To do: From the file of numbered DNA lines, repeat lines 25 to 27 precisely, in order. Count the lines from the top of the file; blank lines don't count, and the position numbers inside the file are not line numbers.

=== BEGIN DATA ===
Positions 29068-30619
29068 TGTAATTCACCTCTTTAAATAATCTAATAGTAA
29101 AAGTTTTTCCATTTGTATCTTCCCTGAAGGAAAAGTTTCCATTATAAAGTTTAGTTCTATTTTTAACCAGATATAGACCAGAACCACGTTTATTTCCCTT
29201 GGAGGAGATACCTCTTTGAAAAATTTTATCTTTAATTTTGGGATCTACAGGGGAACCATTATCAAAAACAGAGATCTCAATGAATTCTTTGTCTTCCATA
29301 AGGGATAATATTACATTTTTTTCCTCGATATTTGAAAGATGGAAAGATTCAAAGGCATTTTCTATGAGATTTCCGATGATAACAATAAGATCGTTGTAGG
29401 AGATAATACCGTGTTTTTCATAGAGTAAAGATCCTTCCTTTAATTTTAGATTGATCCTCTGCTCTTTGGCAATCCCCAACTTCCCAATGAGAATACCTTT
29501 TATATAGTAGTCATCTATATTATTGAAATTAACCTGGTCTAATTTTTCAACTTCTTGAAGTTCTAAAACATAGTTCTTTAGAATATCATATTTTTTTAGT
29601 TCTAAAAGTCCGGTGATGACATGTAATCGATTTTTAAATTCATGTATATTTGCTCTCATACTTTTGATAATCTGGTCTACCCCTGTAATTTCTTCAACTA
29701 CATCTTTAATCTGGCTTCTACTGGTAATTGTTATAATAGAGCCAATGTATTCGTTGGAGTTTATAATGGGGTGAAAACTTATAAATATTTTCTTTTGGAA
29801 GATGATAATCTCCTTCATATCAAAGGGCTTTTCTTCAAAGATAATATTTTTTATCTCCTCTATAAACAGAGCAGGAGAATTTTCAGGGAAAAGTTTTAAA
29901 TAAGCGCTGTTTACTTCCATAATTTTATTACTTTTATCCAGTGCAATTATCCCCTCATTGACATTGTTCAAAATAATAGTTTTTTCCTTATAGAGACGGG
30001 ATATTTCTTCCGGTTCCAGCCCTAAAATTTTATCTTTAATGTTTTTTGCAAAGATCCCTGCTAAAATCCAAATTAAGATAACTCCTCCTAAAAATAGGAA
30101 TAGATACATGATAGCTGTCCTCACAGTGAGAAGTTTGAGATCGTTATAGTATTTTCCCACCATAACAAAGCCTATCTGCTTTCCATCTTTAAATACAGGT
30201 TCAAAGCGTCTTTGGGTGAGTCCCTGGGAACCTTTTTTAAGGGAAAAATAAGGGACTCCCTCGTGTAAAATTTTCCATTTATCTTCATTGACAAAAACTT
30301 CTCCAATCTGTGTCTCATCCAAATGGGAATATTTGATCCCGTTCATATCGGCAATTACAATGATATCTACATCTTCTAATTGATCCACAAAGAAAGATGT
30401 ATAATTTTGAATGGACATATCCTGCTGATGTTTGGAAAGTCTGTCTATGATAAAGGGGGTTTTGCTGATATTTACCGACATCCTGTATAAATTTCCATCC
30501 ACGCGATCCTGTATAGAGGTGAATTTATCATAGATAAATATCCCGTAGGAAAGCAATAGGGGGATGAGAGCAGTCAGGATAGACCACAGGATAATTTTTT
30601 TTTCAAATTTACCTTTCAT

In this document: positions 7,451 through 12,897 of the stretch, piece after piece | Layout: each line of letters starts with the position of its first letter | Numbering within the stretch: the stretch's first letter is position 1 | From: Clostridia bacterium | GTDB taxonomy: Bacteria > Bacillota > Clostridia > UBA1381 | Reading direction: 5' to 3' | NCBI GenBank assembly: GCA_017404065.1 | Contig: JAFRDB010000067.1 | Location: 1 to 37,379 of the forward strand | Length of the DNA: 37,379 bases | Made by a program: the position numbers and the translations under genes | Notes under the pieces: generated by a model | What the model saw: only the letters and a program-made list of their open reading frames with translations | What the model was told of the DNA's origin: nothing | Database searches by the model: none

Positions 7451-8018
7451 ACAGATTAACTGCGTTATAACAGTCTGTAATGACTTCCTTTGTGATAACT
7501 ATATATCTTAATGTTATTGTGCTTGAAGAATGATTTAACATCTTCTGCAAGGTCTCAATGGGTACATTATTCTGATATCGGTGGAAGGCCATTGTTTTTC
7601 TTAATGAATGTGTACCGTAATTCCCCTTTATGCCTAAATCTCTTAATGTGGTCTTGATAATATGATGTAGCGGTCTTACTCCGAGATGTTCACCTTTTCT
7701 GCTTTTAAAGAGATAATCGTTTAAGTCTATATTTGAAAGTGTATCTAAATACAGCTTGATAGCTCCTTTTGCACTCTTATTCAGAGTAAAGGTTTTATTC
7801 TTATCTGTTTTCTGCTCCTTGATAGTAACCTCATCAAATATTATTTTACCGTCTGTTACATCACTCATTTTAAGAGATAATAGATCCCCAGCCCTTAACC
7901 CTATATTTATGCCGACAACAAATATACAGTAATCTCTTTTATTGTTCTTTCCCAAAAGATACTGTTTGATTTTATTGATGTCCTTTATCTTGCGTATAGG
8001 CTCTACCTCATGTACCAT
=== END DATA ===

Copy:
7801 TTATCTGTTTTCTGCTCCTTGATAGTAACCTCATCAAATATTATTTTACCGTCTGTTACATCACTCATTTTAAGAGATAATAGATCCCCAGCCCTTAACC
7901 CTATATTTATGCCGACAACAAATATACAGTAATCTCTTTTATTGTTCTTTCCCAAAAGATACTGTTTGATTTTATTGATGTCCTTTATCTTGCGTATAGG
8001 CTCTACCTCATGTACCAT